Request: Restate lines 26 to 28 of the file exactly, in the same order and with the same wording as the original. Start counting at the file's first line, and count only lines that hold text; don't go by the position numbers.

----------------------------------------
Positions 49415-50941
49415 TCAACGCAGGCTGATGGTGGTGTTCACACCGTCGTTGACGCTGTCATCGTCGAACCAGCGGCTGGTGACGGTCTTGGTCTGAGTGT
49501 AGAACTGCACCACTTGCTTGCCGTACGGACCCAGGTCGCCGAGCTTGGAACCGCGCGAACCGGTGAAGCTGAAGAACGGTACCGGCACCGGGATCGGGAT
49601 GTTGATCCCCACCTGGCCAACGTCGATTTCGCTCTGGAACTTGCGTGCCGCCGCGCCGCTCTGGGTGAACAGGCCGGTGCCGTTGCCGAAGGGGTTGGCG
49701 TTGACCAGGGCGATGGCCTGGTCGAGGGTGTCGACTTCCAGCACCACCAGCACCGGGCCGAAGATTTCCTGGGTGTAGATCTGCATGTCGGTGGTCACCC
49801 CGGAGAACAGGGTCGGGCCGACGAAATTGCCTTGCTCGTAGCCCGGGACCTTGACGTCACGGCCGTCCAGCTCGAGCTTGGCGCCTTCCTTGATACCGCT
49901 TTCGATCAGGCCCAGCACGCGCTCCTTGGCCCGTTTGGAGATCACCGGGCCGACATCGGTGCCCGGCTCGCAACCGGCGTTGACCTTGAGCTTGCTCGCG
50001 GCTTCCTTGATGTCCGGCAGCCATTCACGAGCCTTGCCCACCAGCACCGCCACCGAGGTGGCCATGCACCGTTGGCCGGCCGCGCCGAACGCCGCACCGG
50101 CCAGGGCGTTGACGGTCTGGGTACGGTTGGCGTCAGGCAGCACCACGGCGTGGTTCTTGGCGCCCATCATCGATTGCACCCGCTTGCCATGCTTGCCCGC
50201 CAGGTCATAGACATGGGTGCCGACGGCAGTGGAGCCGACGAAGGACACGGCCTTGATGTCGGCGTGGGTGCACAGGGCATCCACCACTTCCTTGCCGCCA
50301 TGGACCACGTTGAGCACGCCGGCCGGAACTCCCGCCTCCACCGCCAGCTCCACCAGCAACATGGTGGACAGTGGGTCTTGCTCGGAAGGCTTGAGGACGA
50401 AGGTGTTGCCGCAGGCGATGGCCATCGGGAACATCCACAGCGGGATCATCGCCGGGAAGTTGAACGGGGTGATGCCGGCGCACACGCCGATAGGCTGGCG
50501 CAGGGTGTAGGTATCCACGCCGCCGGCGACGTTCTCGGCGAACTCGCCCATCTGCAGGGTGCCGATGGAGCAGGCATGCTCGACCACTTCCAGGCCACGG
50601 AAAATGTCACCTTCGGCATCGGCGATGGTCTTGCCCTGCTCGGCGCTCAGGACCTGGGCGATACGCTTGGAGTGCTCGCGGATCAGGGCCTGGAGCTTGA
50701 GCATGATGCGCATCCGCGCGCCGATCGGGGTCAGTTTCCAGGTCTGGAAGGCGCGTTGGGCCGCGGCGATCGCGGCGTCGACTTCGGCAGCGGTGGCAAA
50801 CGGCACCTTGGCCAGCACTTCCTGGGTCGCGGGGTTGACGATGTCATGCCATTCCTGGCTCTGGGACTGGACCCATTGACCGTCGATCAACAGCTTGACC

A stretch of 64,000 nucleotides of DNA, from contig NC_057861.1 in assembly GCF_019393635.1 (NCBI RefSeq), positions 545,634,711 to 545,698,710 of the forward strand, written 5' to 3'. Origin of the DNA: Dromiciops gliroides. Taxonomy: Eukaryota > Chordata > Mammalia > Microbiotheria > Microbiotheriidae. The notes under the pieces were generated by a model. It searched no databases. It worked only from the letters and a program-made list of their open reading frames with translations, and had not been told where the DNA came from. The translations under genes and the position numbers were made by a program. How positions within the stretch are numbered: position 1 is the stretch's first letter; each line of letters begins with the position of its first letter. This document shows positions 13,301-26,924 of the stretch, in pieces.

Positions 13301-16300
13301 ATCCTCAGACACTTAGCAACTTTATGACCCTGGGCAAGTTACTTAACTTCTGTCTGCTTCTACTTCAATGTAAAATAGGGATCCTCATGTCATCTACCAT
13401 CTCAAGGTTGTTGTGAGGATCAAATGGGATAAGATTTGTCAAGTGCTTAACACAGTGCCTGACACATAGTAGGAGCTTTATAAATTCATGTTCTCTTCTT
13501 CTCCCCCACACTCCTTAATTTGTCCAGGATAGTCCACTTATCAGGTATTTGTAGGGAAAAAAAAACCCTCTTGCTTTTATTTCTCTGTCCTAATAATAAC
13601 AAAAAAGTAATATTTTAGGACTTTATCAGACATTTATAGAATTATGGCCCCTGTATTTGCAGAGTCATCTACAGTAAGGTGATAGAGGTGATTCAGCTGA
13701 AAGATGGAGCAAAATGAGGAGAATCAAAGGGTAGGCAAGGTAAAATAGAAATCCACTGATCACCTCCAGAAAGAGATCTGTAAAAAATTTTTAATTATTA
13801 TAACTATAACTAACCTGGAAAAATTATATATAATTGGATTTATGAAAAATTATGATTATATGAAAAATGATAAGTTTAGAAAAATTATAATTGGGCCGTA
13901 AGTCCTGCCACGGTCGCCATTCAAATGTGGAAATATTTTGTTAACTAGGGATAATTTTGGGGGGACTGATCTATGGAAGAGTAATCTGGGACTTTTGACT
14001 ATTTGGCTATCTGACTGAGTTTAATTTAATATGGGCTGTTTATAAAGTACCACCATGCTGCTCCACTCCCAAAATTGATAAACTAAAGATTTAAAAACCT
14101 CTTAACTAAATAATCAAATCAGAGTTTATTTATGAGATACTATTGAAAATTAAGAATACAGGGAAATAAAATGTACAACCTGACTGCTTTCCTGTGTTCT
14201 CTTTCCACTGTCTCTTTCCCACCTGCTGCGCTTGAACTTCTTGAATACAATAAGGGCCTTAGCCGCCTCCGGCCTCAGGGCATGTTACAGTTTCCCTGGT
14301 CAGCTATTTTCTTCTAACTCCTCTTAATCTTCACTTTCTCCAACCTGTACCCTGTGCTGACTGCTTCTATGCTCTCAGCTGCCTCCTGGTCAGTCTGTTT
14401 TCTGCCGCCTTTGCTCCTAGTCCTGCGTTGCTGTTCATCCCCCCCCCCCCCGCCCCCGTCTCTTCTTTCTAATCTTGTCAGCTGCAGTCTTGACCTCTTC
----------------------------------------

14001 ATTTGGCTATCTGACTGAGTTTAATTTAATATGGGCTGTTTATAAAGTACCACCATGCTGCTCCACTCCCAAAATTGATAAACTAAAGATTTAAAAACCT
14101 CTTAACTAAATAATCAAATCAGAGTTTATTTATGAGATACTATTGAAAATTAAGAATACAGGGAAATAAAATGTACAACCTGACTGCTTTCCTGTGTTCT
14201 CTTTCCACTGTCTCTTTCCCACCTGCTGCGCTTGAACTTCTTGAATACAATAAGGGCCTTAGCCGCCTCCGGCCTCAGGGCATGTTACAGTTTCCCTGGT